Performance metrics are an interesting science. In seemingly all work, there are a few select metrics that industries cater to, with the full knowledge that they don’t adequately address what they seek to measure (think of teacher ratings based on students’ learning). I came across this article the other day and was legitimately surprised that airlines still take pride in their on-time arrival rate. I guess I shouldn’t have been. As a frequent flyer I’ve come to expect something even better than on-time arrivals – early arrivals. Yes, airlines are so efficient and effective that they are arriving better than on-time now…they arrive early!
Unfortunately, early arrival is a facade. Airlines have done what you and I would do if our on-time arrival performance metric was scrutinized to the level that it is in their industry: you’d pad the flight time. By so doing, airlines have more on-time arrivals and therefore better performance relative to the metrics. The irony in all of this is that the metric does not return the intended value. The industry has just found a way to cater to the metric, but the arrival time for you and I is exactly the same!
The same thing happens in the non-profit world as it relates to the percentage of organizational expenses used for program and non-program expenditures. If you haven’t seen this ted video on the issue, take 15 minutes to do so. Dan takes his first hand experience of managing expectations that donors and the industry as a whole have with the ‘program expense pie’ to a very painful and personal experience that ultimately caused his non-profit to go out of business. The reality is that a non-profit organization could have tremendous financial metrics (90%+ of the money goes to programs, for example) but have little or no impact to show for it. This happens a lot. Expenditure does not equate to impact, just like on-time arrival does not equate to customer satisfaction.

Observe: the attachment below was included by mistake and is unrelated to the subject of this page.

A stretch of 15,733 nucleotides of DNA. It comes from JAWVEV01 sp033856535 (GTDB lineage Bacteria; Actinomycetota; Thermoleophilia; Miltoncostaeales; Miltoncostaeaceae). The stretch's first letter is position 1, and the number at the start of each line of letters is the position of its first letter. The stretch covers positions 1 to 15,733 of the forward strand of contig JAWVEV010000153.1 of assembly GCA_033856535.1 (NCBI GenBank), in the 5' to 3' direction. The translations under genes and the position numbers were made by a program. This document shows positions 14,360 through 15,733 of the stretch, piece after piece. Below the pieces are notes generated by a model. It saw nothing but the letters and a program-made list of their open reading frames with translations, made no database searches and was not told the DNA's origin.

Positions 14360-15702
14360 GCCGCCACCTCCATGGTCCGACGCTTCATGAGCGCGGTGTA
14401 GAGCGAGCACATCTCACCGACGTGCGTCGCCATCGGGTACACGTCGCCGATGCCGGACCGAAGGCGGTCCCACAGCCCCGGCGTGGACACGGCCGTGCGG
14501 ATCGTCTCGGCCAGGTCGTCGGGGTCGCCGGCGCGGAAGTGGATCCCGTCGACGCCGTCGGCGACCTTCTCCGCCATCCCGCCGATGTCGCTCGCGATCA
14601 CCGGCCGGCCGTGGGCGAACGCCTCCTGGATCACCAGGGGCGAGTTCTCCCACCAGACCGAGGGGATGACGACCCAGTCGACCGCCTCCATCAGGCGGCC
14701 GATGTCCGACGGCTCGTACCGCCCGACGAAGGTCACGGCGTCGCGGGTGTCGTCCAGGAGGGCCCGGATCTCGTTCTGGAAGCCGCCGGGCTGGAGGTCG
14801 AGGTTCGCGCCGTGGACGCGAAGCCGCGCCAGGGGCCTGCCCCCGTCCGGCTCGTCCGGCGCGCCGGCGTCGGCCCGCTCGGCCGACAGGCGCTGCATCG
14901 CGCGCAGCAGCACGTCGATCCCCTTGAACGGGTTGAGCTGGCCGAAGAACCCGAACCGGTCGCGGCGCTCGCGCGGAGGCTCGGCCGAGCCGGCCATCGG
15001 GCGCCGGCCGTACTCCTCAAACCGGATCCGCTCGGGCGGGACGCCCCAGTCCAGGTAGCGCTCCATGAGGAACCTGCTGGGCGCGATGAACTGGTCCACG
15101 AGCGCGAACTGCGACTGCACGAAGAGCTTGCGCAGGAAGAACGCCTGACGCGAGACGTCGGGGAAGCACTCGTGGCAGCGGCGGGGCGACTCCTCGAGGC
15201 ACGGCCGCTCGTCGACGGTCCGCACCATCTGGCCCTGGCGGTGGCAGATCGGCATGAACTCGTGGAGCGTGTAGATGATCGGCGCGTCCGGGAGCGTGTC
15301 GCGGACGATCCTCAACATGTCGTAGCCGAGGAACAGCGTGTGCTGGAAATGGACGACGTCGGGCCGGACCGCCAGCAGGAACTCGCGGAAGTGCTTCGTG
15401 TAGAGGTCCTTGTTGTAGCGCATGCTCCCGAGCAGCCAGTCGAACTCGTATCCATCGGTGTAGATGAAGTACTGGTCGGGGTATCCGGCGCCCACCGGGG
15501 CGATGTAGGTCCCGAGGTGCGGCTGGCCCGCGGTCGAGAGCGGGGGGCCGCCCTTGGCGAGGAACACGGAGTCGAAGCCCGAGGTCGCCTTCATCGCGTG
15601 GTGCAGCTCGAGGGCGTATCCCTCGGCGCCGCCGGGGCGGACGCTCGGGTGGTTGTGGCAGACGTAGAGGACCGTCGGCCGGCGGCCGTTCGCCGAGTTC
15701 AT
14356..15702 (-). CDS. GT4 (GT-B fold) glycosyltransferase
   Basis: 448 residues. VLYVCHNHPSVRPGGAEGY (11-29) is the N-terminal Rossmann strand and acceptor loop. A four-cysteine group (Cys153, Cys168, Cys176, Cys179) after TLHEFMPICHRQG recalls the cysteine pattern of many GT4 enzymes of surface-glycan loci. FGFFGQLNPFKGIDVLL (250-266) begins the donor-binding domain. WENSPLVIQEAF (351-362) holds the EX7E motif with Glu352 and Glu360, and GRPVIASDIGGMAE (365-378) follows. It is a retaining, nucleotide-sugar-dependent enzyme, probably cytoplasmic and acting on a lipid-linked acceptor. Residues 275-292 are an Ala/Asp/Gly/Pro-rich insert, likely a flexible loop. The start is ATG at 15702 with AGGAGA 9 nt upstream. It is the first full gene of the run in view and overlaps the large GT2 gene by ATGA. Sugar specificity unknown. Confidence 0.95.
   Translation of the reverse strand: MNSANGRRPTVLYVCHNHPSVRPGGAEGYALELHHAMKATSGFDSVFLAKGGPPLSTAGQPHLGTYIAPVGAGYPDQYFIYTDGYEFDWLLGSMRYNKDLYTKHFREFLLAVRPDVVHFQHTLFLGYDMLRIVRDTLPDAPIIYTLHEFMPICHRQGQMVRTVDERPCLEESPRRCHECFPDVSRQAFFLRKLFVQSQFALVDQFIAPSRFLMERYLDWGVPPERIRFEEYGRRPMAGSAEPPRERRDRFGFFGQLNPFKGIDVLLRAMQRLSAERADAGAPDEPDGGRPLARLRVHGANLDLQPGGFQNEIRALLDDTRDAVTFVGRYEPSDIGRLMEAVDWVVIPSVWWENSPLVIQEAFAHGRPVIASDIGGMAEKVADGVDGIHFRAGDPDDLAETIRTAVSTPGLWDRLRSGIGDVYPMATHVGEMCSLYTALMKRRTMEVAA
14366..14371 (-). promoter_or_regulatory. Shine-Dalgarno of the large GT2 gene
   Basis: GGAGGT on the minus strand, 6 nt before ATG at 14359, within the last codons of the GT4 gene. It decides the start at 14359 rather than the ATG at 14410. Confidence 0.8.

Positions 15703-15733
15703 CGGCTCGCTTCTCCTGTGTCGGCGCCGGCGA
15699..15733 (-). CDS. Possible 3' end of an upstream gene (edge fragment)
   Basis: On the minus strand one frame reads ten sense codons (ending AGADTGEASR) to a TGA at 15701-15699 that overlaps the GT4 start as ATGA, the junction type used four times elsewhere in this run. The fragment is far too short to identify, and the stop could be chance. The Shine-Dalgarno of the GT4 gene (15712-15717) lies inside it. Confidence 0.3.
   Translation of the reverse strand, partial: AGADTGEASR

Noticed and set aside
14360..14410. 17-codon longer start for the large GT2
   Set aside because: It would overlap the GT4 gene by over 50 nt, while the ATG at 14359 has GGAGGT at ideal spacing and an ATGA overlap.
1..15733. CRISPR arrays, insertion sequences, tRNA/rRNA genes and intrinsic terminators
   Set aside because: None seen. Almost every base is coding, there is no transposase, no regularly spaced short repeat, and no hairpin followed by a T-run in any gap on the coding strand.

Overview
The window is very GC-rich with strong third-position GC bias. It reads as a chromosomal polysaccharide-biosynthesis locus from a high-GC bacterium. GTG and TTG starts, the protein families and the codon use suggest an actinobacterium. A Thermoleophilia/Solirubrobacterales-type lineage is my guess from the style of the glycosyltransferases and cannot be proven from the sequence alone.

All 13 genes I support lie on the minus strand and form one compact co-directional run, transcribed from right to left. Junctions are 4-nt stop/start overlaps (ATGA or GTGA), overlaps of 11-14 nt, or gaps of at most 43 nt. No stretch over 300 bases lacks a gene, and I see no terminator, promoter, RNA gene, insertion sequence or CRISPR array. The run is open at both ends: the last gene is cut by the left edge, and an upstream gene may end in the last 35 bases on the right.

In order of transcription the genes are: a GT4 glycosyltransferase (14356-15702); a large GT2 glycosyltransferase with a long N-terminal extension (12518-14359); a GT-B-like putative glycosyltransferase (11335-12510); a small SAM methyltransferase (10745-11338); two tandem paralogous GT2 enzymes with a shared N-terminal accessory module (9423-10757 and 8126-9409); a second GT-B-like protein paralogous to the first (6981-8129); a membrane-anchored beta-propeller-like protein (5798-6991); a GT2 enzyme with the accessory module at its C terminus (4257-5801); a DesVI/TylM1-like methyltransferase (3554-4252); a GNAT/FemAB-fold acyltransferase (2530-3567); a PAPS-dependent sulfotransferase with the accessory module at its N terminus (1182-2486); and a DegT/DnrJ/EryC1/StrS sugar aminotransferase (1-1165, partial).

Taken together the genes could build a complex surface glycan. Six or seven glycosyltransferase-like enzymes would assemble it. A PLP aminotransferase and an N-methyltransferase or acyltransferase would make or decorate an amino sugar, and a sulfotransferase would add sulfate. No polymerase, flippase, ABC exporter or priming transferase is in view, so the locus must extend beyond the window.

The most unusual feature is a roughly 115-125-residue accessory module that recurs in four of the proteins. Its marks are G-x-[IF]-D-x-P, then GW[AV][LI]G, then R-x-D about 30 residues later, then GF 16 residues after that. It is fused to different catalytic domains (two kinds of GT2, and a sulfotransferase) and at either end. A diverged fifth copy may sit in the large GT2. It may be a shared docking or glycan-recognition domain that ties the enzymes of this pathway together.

The intent of performance metrics in business and in the non-profit world are the same: to ensure accountability for the customer/donor. It is too bad the system just isn’t working like it should. For the airlines, the article appropriately highlights that the customer service metric is far more revealing than the on-time performance metric. We now need to figure out how to incorporate such a system into the work traditionally thought of as ‘charity’.
I’m hopeful that we’re close to better communicating impact-oriented metrics that become more commonly accepted in the donor vernacular. It is receiving a lot more focus, and is something I will be talking about a lot in the future. But, in the meantime, if you are a donor that is interested in accountability, go ahead and ask about the nonprofit about measuring impact before you ask about expenditure; it will help remind us to keep moving in the right direction. In the long-run, we’ll all be better served.
Thanks to Lifewater CEO, Justin Narducci, for allowing us to share his post.